Last year (and the year before, and the years before that), our child fell apart between Christmas and New Year's, and so did I. I'm determined this won't happen to us this year. All ideas gratefully accepted, writes the mother of a 6-year-old in Annandale.
A. Each year parents knock themselves out for Christmas -- and so do children. Everyone becomes paradigms of goodness until we all fall in a heap when it's done.
This is only to be expected.
Today is the day to pick up the pieces, literally and figuratively, but you'll be doing most of it yourself. At this point your child has very little left to give. She's eaten enough candy to get the shakes for a week; received enough toys to stock an orphanage and shed tears to wash his old teddy bear, if only in relief that it's still the best toy of all. w
This, then, is a day to count blessings: for the work that's gotten done this year, in spite of everything; for the illnesses that never happened; for the move that wasn't necessary after all.
Keep repeating them to yourself as you stuff the broken crayons back in their new box; count (or better yet, don't count) the 51 cards left in the once-used deck and sweep up another ornament from under tree. After all, they're only things. Christmas is for people, and so is today.
Give your place a quick pick-up -- no more than a half-hour -- grab your flock and SCAT.
You need to get out -- so you don't see the mess -- and your child needs to be part of the big world again, so he can find his place in it once more. He's been the center of attention so long he'll be relieved to get back to normal, but it can't be too sudden. He'll get a case of the bends if he comes up too fast. That's why he needs a day or so to drift, to hang onto his fantasies a little longer, watching the stuffed reindeer float up and down the glass bubble at White Flint; looking at the Tree of Peace on the Ellipse; going to the top of the Washington Monument (again!) or visiting the Air and Space Museum.
Whatever possible, let your child lead the tour, dilly-dallying as much as he likes. This is good time to remember that parents don't have to run everything all the time.
For those children who are extra active, consider the ice-skating rinks. Although the District Recreation Department offers little daytime skating this vacation, the Sculpture Garden rink at 7th and Constitution NW has 2-hour holiday sessions this week at $2 for either adult or child, plus 75 cents for skate rental.
There are rinks at the four regional parks in Maryland -- Wheaton and Cabin John in Montgomery County, and the Calvert Road and Tucker Road parks in Prince George's. They charge $1.75 for adults; $1 for children and 85 cents for rentals -- all for two-hour sessions -- but the Mt. Vernon rink at 2017 Belle View Blvd. in Virginia has the same price today and tomorrow and the session lasts from 9:30 to 6, with all-day sessions next Monday and Tuesday, too.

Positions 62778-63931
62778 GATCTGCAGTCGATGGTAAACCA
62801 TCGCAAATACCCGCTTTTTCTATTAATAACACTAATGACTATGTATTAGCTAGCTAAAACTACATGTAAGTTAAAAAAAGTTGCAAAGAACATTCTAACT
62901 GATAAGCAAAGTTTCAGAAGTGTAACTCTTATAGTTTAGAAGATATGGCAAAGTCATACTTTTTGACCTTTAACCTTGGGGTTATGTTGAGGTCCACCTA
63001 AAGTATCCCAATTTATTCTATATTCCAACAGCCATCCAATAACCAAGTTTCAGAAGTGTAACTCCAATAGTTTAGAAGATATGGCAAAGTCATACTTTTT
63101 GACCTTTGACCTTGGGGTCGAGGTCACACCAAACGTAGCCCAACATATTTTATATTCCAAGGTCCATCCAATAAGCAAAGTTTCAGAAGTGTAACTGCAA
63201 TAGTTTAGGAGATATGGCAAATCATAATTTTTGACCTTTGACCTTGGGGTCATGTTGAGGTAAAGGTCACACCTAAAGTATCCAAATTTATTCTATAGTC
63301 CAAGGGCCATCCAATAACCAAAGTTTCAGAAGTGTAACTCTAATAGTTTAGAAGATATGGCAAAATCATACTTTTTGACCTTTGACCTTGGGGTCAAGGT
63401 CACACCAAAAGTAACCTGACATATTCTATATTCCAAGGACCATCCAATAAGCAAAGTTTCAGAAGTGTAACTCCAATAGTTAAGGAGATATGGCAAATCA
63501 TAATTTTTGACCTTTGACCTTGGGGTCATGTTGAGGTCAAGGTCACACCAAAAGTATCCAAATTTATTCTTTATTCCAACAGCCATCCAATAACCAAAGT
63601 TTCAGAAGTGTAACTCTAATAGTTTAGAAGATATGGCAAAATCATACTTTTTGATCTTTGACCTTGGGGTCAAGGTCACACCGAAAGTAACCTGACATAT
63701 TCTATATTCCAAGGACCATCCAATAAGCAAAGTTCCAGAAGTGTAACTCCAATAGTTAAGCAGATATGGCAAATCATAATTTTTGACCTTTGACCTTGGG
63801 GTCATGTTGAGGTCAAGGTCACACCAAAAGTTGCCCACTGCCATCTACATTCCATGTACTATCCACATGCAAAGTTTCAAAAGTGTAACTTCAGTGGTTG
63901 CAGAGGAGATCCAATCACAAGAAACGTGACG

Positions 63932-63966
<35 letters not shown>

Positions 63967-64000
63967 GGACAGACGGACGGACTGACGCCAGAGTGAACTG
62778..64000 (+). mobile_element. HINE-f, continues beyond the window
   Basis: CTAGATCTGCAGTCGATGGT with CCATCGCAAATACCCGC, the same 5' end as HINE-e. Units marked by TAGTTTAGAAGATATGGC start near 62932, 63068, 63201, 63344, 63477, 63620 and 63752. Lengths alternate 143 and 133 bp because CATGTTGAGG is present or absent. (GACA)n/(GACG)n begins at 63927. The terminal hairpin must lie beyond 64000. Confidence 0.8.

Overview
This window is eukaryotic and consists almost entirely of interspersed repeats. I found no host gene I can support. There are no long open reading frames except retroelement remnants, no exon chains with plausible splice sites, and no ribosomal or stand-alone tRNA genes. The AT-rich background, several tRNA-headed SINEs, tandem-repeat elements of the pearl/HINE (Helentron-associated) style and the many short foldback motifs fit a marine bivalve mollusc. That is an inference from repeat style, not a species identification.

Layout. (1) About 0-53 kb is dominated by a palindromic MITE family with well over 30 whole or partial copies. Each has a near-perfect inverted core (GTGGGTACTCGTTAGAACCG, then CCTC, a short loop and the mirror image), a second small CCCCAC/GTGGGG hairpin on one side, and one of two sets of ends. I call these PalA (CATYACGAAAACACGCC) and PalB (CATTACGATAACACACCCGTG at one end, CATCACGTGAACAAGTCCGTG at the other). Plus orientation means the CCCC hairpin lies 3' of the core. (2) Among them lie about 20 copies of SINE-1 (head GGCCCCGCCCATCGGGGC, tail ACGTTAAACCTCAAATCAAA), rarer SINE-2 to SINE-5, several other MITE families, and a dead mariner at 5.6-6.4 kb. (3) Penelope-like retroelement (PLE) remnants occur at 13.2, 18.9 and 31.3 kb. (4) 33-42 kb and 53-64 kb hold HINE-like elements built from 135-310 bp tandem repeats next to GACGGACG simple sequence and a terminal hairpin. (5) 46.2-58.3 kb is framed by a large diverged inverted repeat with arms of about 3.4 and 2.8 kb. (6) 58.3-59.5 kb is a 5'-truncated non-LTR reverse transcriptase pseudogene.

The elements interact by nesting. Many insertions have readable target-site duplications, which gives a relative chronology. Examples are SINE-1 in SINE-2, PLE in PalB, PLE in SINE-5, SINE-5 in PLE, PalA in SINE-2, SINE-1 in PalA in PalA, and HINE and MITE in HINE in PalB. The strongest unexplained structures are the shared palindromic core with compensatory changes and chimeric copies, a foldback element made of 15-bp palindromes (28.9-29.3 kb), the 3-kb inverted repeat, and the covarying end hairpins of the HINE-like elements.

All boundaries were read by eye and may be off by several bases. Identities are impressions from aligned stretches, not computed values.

Weather permitting, there should be good tramping in these parks, and in the zoo, along the C & O canal, and atthe Navy Yard at 9th and M Streets SE. Here a child is welcome is scramble on old cannons, peer through periscopes and ankle through both the Navy and Marine museums.
If your palate is ready to change tempos too, hot soup and a sandwich is first-rate at the Golden Temple, 1634 Wisconsin Ave. NW, where the food is so good your child won't realize it's vegetarian. There is also the New Village, 717 H St. NW, for tea and dim sum, the meaty, puffy chinese pastry.
For one last treat, there is "Jacob Two-Two Meets the Hooded Fang," rated G. It's based on a super book by Mordecai Richler, and if the movie is half as good, your child will love it. It runs once only at 1:30 p.m. Dec. 30, for the benefit of Living Stage, and costs $4 for adults and $3.50 for children. But call Arena first (554-9066) and get the tickets today; ought to be a sellout.
Parents Alert: For those parents eho expect to be sent overseas, consider "Family Life Around the World." The course will be given in January by the Home and School Institute, cosponsored by the Inter-American Society and running for four full Saturday at Trinity College.
The institute expects to cover Africa, China, Sweden, Israel, Latin America and Pakistan, drawing its lecturers busically from foreign-service personnel from other countries. They will talk about the religious climate; social services; technocracy; pre-school care; discipline; marital relations; child abuse; adoption; birth rate; the role of women; rural and urban life styles and whatever government policies affect the family. To register, write the institute in care of Trinity College, Michigan Avenue and Franklin NE, Washington, D.C. 20017. The cost: $60 for parents; $160 for teachers earning credit.